Age, income hamper rural use of Internet

ST. PAUL -- Fewer people own computers and use the Internet in rural Minnesota than in the Twin Cities, but that gap is narrowing, a new study finds.

ST. PAUL -- Fewer people own computers and use the Internet in rural Minnesota than in the Twin Cities, but that gap is narrowing, a new study finds.

Age and income are the leading factors behind less high-speed Internet use in rural parts of the state, but service availability also is a problem, Jack Gellar told legislators Friday.

Gellar, president of the Center for Rural Policy and Development, released findings from his group's statewide Internet use study during a presentation before a Minnesota House committee handling telecommunications issues.

There are only modest problems for those Minnesotans not able to access the Internet or do so with updated technology, Geller said.

"But increasingly ... the consequences of being on the wrong side of the digital divide will become more significant," he warned, citing the Internet as a budding source for commerce and public records.


According to the St. Peter-based center's 2006 research:

E 64 percent of rural Minnesotans own a computer, compared to 71 percent of Twin Cities residents.

E 57 percent of rural residents use the Internet, compared to 67 percent in the Twin Cities.

E 37 percent of rural residents have high-speed Internet connections, compared to 57 percent in the Twin Cities.

Those differences are largely because rural Minnesota has an older population that may not be computer-savvy and a larger percentage of lower-income residents who can't afford the technology, the study shows.

"Age will take care of itself; income will not," said Gellar, whose agency provides information to the Legislature but generally doesn't make policy recommendations.

The biggest Internet-related disparity between Twin Cities residents and rural Minnesotans involves use of broadband connectivity. That technology allows for faster Internet access than traditional telephone connections, but isn't available in all areas of the state.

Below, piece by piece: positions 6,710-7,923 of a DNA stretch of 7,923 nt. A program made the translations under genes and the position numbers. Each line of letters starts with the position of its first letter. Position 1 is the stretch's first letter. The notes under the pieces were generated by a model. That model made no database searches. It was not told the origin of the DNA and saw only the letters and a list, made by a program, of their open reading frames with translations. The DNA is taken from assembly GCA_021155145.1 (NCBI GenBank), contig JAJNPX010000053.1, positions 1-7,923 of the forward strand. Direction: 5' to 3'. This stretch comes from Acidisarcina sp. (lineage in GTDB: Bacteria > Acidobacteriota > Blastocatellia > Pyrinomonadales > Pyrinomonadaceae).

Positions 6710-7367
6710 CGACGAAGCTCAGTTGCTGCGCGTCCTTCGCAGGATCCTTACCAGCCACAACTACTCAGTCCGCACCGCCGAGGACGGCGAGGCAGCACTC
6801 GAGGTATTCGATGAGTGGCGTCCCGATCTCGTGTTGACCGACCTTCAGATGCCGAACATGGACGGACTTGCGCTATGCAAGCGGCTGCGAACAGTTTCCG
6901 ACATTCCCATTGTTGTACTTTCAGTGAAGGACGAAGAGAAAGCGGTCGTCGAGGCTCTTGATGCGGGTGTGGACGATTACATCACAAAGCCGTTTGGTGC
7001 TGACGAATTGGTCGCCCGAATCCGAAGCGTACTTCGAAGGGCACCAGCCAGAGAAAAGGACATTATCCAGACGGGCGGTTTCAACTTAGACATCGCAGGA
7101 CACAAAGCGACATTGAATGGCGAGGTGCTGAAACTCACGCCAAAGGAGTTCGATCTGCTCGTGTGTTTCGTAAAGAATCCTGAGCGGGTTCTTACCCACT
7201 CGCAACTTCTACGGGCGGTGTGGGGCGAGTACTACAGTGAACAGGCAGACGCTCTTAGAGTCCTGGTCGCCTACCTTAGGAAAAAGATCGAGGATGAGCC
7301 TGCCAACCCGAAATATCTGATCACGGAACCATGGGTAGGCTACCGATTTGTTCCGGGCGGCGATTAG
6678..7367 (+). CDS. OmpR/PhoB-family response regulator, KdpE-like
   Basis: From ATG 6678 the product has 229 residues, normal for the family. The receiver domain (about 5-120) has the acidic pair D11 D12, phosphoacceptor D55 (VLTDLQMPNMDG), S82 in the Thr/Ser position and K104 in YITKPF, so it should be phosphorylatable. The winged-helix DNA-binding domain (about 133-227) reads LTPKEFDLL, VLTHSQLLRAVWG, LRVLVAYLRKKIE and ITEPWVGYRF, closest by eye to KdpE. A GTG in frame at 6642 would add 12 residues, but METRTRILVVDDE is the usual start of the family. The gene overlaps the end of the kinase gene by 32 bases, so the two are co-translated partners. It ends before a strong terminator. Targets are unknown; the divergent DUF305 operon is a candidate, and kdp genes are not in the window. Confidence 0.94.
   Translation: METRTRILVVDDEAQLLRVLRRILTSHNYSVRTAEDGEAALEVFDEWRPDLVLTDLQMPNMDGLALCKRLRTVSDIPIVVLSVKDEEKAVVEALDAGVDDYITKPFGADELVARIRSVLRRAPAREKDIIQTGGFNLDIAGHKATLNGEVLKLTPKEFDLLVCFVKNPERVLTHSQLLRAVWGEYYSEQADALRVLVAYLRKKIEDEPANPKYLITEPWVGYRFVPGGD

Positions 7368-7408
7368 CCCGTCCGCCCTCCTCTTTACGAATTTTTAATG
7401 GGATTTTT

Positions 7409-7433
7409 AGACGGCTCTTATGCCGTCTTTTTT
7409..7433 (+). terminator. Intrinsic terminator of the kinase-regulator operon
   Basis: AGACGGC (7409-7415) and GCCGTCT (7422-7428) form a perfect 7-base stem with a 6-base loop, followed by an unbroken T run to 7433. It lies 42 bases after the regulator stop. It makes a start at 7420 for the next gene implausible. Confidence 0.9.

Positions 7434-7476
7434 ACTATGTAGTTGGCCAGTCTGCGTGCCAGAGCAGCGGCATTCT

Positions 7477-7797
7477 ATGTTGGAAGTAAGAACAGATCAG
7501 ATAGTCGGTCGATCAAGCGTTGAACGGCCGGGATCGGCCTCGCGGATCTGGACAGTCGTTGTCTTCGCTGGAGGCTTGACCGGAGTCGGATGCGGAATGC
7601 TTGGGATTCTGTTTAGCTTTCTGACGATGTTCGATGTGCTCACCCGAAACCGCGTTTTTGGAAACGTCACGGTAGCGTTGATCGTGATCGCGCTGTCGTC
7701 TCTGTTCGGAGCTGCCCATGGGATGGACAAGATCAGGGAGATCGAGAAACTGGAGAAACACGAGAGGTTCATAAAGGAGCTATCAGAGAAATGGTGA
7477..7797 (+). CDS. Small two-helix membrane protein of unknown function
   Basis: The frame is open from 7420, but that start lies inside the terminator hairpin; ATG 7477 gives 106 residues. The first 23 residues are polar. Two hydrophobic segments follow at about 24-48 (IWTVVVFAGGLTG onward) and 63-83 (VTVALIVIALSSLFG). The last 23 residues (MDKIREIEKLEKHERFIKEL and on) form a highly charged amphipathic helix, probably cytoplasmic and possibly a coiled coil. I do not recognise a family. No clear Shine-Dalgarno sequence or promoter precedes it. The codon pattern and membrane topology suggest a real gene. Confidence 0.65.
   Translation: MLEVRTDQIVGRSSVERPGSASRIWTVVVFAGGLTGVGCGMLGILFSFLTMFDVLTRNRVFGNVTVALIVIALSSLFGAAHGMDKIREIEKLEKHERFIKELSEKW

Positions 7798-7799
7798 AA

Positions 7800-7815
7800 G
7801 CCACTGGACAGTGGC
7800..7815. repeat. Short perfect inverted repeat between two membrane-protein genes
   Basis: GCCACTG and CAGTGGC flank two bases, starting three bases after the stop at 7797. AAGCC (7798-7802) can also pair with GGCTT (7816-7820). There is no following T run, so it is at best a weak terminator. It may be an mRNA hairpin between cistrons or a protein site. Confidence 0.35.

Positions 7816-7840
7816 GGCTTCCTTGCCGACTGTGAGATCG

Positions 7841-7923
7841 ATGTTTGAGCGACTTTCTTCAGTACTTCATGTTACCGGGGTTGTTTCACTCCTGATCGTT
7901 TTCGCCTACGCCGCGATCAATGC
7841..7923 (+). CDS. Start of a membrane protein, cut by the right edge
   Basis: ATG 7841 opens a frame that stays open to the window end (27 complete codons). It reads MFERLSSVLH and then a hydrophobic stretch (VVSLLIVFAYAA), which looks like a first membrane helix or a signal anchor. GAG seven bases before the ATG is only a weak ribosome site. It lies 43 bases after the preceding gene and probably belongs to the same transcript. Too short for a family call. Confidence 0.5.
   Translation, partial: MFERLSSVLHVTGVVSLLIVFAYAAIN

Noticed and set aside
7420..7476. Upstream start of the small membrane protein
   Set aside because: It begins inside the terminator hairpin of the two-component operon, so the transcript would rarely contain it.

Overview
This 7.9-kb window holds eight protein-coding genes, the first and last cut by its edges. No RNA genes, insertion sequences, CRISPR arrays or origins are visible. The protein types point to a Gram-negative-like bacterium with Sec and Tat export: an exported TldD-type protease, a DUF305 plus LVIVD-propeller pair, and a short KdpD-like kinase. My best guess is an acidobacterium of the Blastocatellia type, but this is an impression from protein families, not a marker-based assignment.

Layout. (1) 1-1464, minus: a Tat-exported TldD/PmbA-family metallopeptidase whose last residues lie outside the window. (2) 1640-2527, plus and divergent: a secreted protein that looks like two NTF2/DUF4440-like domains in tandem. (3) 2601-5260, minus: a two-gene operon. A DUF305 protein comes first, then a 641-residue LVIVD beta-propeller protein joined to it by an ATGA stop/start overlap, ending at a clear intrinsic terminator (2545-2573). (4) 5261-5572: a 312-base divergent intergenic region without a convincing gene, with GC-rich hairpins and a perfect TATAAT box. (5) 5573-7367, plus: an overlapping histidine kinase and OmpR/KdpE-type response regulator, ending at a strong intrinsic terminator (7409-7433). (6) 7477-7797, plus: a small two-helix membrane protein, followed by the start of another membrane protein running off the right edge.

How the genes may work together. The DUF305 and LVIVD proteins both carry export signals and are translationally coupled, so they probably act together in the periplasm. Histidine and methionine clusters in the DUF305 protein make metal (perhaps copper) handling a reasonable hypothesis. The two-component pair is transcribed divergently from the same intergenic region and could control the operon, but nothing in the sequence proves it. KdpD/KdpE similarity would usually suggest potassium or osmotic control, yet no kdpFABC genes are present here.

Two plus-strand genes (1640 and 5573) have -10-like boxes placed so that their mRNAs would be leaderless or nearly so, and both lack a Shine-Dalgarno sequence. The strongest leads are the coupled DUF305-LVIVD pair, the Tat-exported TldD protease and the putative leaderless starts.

Demand for broadband service is growing because some popular Internet applications, such as downloading music and movies to home computers, only work well with high-speed connections.


The center's statistics were collected through random telephone surveys with 1,500 people across the state.

The study found that some people don't use a high-speed Internet connection because they don't know one is available where they live.

The Legislature could consider requesting the state compile a broadband Internet provider list for counties or regions, Rep. Al Juhnke said. The Willmar DFLer said there are legislators who don't even know about broadband options at home.

Such a list could be compiled, but doing so would be difficult, Gellar said.

Broadband availability is an economic development concern, Rep. Brita Sailer said. Companies in rural Minnesota increasingly need high-speed Internet capability to conduct business.

"It's not somebody just playing games anymore, or e-mailing pictures of the grandkids," said Sailer, DFL-Park Rapids, who serves on the House panel that heard Gellar's report.

Sailer said she used a telephone connection to access the Internet at home until last year. She wondered if more can be done to encourage telecommunications companies to offer better service to people living along "the last mile" of a company's coverage area.

Many parts of Minnesota are served by at least one broadband Internet provider, especially cities and towns, Gellar said.


However, he added, "If you live outside the municipal boundaries, it gets a lot dicier."

Scott Wente works for Forum Communications Co., which owns the Bemidji Pioneer.

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